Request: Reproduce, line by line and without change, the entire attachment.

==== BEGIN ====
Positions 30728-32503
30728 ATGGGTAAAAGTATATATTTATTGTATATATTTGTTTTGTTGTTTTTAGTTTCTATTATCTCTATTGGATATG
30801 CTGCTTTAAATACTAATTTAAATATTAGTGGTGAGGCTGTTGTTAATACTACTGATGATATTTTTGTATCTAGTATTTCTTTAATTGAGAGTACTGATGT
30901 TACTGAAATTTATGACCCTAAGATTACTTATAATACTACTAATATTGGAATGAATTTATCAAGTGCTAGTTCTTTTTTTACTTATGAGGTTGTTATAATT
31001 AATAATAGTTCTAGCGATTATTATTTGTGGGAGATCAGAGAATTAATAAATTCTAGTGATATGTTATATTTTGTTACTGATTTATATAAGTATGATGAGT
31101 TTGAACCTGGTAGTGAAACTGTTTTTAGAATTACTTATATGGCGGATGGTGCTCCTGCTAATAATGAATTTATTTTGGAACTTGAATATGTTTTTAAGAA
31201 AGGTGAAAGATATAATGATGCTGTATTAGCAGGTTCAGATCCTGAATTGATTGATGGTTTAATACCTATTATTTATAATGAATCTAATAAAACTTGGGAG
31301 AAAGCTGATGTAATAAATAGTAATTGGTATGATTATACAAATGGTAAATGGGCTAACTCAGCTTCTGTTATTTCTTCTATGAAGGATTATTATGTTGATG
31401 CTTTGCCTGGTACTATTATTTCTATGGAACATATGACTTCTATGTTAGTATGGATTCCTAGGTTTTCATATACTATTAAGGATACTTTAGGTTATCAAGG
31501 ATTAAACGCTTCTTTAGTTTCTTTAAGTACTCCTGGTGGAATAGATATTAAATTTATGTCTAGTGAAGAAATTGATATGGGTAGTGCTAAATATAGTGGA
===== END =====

Positions 30728-32503
30728 ATGGGTAAAAGTATATATTTATTGTATATATTTGTTTTGTTGTTTTTAGTTTCTATTATCTCTATTGGATATG
30801 CTGCTTTAAATACTAATTTAAATATTAGTGGTGAGGCTGTTGTTAATACTACTGATGATATTTTTGTATCTAGTATTTCTTTAATTGAGAGTACTGATGT
30901 TACTGAAATTTATGACCCTAAGATTACTTATAATACTACTAATATTGGAATGAATTTATCAAGTGCTAGTTCTTTTTTTACTTATGAGGTTGTTATAATT
31001 AATAATAGTTCTAGCGATTATTATTTGTGGGAGATCAGAGAATTAATAAATTCTAGTGATATGTTATATTTTGTTACTGATTTATATAAGTATGATGAGT
31101 TTGAACCTGGTAGTGAAACTGTTTTTAGAATTACTTATATGGCGGATGGTGCTCCTGCTAATAATGAATTTATTTTGGAACTTGAATATGTTTTTAAGAA
31201 AGGTGAAAGATATAATGATGCTGTATTAGCAGGTTCAGATCCTGAATTGATTGATGGTTTAATACCTATTATTTATAATGAATCTAATAAAACTTGGGAG
31301 AAAGCTGATGTAATAAATAGTAATTGGTATGATTATACAAATGGTAAATGGGCTAACTCAGCTTCTGTTATTTCTTCTATGAAGGATTATTATGTTGATG
31401 CTTTGCCTGGTACTATTATTTCTATGGAACATATGACTTCTATGTTAGTATGGATTCCTAGGTTTTCATATACTATTAAGGATACTTTAGGTTATCAAGG
31501 ATTAAACGCTTCTTTAGTTTCTTTAAGTACTCCTGGTGGAATAGATATTAAATTTATGTCTAGTGAAGAAATTGATATGGGTAGTGCTAAATATAGTGGA